The tribunal was ruling on an appeal by Khieu Samphan, head of state for the murderous communist regime, which wiped out a quarter of the Cambodian population in less than four years in the 1970s.
Survivors welcomed the verdict, the last that will be issued by the tribunal, which has cost more than US$330 million (B12.3 billion) and prosecuted only five Khmer Rouge leaders, two of whom died during proceedings.
“The Supreme Court chamber finds no merit in Khieu Samphan’s arguments regarding genocide and rejects them,” Chief Judge Kong Srim said in the lengthy ruling.
The court also upheld the 2018 convictions against the 91-year-old for multiple crimes against humanity - including murder, torture and enslavement - on the basis of a “joint criminal enterprise”, even if he did not personally take part in all crimes.
It backed the earlier ruling that Khieu Samphan had “direct contemporaneous knowledge of the commission of crimes and shared the intent for their commission”.
But it reversed convictions on murder and persecution charges relating to two specific locations.
Around 500 people packed into the courtroom to hear the verdict, including Buddhist monks, diplomats, government officials and Khmer Rouge survivors.
Chum Mey, 91, one of only a handful of people to survive the S-21 torture prison, where around 18,000 were butchered, welcomed the verdict.
“I am happy, the sentence is reasonable, it gives me justice,” he said.
Lim Ching, who lost more than 20 relatives, including her mother, told AFP that “the sentence is the right one - the Pol Pot regime did bad things and killed people”.
The hybrid court, with both Cambodian and international judges, was set up to try the senior leaders of the genocidal regime, which wiped out about two million people through starvation, torture, forced labour and mass executions during its 1975-79 rule.
Regime chief Pol Pot, known as “Brother Number One”, never faced justice, dying in 1998 before the court was set up.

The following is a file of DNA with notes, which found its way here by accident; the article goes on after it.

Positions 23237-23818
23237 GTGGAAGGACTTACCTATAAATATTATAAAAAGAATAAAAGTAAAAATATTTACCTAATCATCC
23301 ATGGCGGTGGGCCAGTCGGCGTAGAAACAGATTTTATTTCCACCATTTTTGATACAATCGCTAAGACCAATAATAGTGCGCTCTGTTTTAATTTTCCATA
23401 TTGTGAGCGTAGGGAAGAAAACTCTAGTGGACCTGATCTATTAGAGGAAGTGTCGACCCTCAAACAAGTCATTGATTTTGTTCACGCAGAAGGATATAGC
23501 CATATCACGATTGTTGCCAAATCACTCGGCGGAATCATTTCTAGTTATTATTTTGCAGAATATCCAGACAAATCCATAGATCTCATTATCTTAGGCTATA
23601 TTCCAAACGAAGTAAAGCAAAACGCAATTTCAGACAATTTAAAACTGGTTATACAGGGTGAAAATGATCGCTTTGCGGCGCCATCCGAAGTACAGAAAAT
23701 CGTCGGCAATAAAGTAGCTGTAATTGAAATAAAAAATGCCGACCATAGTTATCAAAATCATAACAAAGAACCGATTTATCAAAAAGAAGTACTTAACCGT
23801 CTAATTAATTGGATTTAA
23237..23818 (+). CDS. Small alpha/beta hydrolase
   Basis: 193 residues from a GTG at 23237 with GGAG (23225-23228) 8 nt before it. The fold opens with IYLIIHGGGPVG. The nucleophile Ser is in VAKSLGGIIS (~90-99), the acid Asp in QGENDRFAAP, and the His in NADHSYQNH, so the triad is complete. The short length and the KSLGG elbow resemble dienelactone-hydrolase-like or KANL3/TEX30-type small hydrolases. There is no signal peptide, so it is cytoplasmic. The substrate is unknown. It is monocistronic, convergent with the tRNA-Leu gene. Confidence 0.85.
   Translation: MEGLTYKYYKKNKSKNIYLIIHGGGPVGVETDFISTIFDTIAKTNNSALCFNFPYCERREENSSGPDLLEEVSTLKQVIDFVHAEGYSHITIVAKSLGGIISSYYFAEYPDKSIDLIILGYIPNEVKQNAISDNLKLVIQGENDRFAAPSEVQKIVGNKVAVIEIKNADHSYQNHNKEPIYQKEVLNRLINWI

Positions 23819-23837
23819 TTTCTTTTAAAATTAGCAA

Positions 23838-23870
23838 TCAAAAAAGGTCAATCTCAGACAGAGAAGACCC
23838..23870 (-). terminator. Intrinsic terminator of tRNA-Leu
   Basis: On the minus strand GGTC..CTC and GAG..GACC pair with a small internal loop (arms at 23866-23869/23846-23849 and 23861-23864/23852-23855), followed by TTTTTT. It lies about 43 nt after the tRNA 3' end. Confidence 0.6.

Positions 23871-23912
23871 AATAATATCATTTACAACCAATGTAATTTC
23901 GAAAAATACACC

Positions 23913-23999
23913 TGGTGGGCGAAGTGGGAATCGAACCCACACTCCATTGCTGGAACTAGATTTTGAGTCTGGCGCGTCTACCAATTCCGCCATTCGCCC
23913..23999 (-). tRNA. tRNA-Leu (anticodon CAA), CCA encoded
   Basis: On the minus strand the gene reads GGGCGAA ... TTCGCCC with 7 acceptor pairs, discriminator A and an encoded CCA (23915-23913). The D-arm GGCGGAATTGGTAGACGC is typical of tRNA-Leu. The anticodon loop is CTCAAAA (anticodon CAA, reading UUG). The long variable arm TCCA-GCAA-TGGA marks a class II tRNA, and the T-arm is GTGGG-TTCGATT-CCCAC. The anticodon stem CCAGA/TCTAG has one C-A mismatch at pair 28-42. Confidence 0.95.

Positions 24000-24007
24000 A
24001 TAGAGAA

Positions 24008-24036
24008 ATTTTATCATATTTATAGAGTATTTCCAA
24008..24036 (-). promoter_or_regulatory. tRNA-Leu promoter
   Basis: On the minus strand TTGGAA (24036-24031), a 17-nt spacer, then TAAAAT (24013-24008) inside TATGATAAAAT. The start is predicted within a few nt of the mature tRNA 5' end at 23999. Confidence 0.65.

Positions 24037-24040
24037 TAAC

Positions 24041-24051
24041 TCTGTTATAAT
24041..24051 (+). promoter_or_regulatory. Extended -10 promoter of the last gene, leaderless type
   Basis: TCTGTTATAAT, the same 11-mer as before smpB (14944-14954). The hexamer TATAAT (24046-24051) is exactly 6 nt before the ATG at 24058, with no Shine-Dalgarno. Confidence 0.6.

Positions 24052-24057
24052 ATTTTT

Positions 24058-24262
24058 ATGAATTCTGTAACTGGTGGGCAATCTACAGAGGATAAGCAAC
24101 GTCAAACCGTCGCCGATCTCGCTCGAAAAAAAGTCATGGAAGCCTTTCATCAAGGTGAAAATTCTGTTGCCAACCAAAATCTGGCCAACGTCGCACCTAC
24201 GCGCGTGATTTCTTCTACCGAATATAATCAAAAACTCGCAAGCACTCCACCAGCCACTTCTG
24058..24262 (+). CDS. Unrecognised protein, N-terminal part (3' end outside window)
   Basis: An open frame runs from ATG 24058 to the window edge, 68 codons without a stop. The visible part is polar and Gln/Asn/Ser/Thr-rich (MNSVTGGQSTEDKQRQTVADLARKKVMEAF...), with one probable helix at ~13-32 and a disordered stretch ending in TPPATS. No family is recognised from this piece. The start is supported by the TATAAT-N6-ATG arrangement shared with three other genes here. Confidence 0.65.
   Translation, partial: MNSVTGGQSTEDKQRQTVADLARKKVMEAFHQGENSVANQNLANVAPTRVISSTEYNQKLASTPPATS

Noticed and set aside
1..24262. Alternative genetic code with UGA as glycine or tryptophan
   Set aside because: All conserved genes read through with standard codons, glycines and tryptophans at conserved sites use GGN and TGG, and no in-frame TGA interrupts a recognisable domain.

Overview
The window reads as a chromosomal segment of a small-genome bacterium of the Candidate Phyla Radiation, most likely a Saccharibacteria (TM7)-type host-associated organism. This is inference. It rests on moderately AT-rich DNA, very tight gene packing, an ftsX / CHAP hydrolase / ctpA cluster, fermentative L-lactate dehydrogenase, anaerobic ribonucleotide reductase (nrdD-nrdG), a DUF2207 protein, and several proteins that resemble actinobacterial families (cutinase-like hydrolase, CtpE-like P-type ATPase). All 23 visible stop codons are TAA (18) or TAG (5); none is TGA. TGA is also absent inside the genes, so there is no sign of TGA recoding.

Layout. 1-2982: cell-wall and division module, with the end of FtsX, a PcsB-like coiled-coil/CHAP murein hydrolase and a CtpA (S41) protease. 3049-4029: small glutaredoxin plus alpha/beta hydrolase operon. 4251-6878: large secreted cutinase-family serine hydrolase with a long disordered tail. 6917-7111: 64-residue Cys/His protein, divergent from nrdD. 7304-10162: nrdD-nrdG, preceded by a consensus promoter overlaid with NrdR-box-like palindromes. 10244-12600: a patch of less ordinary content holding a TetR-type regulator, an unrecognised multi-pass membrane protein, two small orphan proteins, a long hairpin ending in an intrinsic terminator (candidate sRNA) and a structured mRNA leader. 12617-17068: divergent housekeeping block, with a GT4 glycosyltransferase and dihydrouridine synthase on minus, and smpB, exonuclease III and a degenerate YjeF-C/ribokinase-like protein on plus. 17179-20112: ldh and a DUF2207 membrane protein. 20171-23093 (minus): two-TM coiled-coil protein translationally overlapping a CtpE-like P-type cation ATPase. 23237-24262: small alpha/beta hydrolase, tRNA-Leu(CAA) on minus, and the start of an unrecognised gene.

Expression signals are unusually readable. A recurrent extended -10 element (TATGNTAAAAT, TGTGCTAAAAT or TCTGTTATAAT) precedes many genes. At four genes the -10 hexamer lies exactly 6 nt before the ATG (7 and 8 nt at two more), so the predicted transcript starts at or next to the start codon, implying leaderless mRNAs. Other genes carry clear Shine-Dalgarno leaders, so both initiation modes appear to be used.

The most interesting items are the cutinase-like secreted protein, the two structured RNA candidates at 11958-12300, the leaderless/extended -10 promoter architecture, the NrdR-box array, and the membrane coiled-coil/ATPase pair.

Khieu Samphan’s genocide conviction relates to the persecution of ethnic-minority Vietnamese, seen by the Khmer Rouge as treacherous enemies within.
Judge Kong Srim said the charges related to “some of the most heinous events” during the Khmer Rouge’s blood-soaked rule.
The frail Khieu Samphan sat hunched in a wheelchair in the dock, listening intently to the lengthy ruling through headphones.
His argument that the Khmer Rouge was simply a political movement, aimed at improving the lives of Cambodians, was rejected by the court.
“By no stretch of the imagination could it be seriously stated that the CPK revolution was implemented in a benevolent or altruistic manner,” the ruling said, using an abbreviation for the Communist Party of Kampuchea, the Khmer Rouge’s official name.
Alongside Khieu Samphan in the 2018 case, “Brother Number Two” Nuon Chea was also sentenced to life for genocide and other crimes, including forced marriages and rapes.
Nuon Chea died in 2019.
Both men were given life sentences by the court in 2014 for crimes against humanity in another case related to the violent forced evacuation of Phnom Penh in April 1975, when Khmer Rouge troops drove the population of the capital into rural labour camps.
The only other person convicted by the special court was Kaing Guek Eav, better known as Duch, head of the S-21 interrogation centre where about 18,000 people were murdered.
Duch also died several years after being convicted.
Ly Sos, a Cham Muslim survivor, said yesterday’s ruling would bring some comfort to his community, which was also persecuted by the Khmer Rouge.
“This is good news for Cambodia that the only surviving Khmer Rouge leader has been convicted - I am happy, but I regret that we could not convict those who died,” the 63-year-old said.
While the tribunal, formally known as the Extraordinary Chambers in the Courts of Cambodia (ECCC), has secured few convictions, experts say it has done valuable work promoting national reconciliation.
Cambodian Deputy Prime Minister Bin Chhin told reporters after the verdict that the court was “internationally recognised as a model” for other countries looking to prosecute cases after wars or internal conflicts.
The Documentation Center of Cambodia (DC-Cam), which conducts research on the Khmer Rouge regime, said the verdict “represents the international community’s next step forward in atrocities crimes prevention”.
Former colonial power France hailed the ruling, with the foreign ministry saying the court had contributed to peace in Cambodia.